The Internet of Things Needs Security!

Posted by Jarren Long at 2016-07-11 21:57:04


It has been over a year since I wrote an article about the Internet of Things, and the technology around it has evolved considerably since then. In the year since my last writing on the subject, extensive trial and error testing on my part has revealed a few pitfalls with utilizing the Constrained Application Protocol (CoAP) with a Datagram Transport Layer Security (DTLS) connection:

  • DTLS and CoAP were designed to operate at Layers 2 and 3, respectively, but very few considerations were made for them to inter-operate without marshaling data between the two layers.
  • DTLS is a connection-less protocol, CoAP is connection/session-oriented, forcing the developer to either sustain DTLS connections (insecure), or use CoAP without sessions (bandwidth-intensive).
  • Because the use of two distinct protocols is required, development complexity increases. A developer would need to write software to bridge the two protocols, handle key/certificate creation and management, and device provisioning schemes, taking away for development efforts that could be put towards building the IoT device itself.

Overall, the CoAP over DTLS concept was very elegant, but exceptionally complex and cumbersome for mass use outside of applications that require a high level of security (such as electric/water/gas utility use), and CoAP alone was very insecure, but provided everything you would ever need for communicating with embedded IoT devices, specifically sensors. To be more specific, the CoAP protocol on it's own was very well designed (utilizing a RESTful design which allows it to operate much like HTTP), but highly-tailored for interacting with sensor devices for reading data. While provisions were made for writing data to devices to control their sensors, this can be a dangerous thing to do when your communications are unsecured.

For the Internet of Things to truly catch on for global use, a new protocol needs to be developed that takes all of the best parts of CoAP, and expands on them to add native support for security. Until an open standard can be developed that will all devices to be secured out-of-the-box, the Internet of Things will be nothing more than a novel concept in a niche market, where there is always the fear that your device will be compromised (an excellent example of this is a case where a web-connected baby monitor was hacked in 2012, allowing the hacker to scream obscenities at a sleeping toddler. Nice work Foscam...)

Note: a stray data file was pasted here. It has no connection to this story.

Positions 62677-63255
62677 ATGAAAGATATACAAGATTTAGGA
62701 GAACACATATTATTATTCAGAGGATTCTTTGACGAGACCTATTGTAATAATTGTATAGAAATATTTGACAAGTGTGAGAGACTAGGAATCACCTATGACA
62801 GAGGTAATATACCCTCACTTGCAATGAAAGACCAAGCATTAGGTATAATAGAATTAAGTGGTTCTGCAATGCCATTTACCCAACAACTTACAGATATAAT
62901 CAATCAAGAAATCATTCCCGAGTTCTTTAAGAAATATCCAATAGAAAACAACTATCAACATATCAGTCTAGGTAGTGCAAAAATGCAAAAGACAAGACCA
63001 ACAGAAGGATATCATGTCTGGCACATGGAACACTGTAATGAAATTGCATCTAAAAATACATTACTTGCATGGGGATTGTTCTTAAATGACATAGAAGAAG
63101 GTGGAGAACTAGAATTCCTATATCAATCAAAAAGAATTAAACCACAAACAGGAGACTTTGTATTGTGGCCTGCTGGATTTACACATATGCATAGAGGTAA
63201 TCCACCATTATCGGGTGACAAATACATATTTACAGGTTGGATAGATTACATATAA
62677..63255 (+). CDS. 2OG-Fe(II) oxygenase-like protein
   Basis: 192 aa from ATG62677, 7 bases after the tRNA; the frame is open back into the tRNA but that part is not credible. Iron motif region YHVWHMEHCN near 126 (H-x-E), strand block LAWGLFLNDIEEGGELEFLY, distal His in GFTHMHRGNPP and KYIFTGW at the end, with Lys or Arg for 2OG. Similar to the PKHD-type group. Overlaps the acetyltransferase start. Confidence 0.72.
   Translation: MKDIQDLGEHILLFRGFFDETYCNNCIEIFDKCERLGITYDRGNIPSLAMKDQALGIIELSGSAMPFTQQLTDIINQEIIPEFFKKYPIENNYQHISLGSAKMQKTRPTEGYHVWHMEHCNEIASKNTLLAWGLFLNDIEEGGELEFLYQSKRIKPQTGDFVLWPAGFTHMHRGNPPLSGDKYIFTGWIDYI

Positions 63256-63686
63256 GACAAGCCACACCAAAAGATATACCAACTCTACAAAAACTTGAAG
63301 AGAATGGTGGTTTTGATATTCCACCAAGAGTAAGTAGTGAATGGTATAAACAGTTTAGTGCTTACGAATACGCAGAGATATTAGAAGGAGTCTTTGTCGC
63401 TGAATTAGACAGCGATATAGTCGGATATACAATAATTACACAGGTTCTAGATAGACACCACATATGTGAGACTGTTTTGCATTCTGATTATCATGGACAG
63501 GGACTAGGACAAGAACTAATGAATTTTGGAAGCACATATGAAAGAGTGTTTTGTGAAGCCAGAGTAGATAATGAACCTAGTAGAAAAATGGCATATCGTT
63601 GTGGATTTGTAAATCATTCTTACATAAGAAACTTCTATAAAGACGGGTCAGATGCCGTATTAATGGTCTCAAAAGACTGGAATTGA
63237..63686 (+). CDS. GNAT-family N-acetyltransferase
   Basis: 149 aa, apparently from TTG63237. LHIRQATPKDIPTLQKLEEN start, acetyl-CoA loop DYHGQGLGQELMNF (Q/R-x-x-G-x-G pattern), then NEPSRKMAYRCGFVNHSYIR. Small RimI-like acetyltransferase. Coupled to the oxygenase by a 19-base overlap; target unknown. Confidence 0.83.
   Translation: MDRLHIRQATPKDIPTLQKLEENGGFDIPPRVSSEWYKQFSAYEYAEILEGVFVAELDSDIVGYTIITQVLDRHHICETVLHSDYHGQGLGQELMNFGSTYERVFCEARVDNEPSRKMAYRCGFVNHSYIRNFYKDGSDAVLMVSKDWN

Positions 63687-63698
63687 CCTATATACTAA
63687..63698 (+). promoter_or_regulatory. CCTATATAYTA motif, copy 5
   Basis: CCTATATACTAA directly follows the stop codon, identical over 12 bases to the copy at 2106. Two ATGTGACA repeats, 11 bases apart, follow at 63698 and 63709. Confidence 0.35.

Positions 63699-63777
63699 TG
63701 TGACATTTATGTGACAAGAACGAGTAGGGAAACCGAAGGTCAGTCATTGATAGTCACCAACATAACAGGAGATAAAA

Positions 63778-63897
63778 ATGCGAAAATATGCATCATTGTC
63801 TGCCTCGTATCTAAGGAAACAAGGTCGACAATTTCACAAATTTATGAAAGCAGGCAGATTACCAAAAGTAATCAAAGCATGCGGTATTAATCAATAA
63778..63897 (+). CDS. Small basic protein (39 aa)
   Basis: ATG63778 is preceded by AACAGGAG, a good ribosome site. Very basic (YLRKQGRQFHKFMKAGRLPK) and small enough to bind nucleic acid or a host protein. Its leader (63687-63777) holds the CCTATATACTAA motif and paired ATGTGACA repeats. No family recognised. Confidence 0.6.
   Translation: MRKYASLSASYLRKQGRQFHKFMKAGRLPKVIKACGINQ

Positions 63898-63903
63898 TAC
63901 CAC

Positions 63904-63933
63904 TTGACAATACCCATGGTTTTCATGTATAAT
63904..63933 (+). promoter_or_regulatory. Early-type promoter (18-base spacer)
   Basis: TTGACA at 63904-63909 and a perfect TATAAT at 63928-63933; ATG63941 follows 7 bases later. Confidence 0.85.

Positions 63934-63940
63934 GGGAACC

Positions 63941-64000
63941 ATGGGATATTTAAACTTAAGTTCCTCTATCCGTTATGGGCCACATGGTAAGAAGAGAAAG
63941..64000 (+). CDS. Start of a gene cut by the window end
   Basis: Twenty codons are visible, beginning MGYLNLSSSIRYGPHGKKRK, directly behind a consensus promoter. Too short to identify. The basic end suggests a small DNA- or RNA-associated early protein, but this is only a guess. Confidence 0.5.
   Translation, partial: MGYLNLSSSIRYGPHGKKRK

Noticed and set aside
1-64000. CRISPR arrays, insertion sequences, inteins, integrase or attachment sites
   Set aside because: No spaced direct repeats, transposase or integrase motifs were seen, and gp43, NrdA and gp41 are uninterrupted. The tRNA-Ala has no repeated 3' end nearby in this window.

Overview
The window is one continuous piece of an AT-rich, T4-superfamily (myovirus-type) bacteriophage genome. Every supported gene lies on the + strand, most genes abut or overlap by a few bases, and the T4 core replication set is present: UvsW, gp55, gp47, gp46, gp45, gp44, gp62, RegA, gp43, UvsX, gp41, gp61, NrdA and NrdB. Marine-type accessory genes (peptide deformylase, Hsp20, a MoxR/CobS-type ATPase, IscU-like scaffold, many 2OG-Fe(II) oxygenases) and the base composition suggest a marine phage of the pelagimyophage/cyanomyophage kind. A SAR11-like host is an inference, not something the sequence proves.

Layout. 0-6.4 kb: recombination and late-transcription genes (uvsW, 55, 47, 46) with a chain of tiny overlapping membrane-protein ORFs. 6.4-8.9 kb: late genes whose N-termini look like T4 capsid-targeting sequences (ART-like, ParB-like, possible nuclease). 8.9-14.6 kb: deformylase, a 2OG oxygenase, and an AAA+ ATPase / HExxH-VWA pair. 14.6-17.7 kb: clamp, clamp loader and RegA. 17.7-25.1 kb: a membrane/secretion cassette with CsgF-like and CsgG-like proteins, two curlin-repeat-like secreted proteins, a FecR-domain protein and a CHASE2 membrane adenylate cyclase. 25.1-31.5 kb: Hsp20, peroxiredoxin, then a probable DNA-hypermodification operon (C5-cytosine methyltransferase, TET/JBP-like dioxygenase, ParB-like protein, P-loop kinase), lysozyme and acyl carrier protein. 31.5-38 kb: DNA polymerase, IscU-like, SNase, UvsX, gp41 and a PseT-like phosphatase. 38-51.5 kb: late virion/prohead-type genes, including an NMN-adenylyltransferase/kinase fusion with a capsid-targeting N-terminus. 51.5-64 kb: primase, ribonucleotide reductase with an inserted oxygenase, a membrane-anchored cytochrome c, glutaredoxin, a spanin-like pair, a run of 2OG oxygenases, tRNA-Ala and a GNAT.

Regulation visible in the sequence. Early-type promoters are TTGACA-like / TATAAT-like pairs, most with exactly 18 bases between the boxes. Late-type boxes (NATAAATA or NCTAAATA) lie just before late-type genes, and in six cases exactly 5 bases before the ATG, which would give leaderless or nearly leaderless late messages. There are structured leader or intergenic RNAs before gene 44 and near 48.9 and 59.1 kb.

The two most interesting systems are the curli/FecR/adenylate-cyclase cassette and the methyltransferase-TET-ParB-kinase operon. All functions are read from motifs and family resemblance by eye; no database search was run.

As long as a new protocol is being defined and developed, the following points should be considered. The protocol should:

  • Remain lightweight, and be inherently secure by default, with the option to disable security of needed for some reason (why? I couldn't tell you) The protocol should be secured using quality encryption, but be simple to use. "Secure by encryption, not obfuscation". To remain lightweight, the protocol must be binary. Humans do not need to be able to "read" the protocol in its raw form. Plain text protocols are dead, get over it.
  • Operate at Layers 3 and above, but should fully encompass the operations of all layers in a single protocol package ** The protocol should be flexible enough to operate over UDP, TCP, BLE, and any other layer 2 protocol without modification, and simple enough to operate over any layer 1 medium
  • Follow a RESTful architecture, supporting CRUD operations
  • Support connection-oriented and connection-less communications
  • Support commands that require responses (confirmed commands), as well as commands that do not require a response (unconfirmed commands)
  • Support both unicast and multicast communications ** The protocol should be capable of communicating over a traditional client-server network, as well as peer-to-peer networks, such as Tor
  • Be generic enough to allow transmission of any type of data, but flexible enough to be tailored for sensor/device-related operations
  • Utilize TLV structures for encapsulating all data being transmitted in the payload
  • Utilize simple and short URIs for data I/O operations
  • Be Free and Open Source, unencumbered by patents and proprietary lockdowns which would limit growth of the protocol and IoT utilizing it

If these basic considerations are taken into consideration while the protocol is being defined, the Internet of Things could greatly benefit from the work, and finally have a common and secure base from which to start to grow. Without the development of a protocol that follows these guidelines, I fear that the Internet of Things will eventually grow into a mass of millions (or billions) of unsecured devices, all running their own proprietary protocols which are built on top of an already over-layered Internet architecture.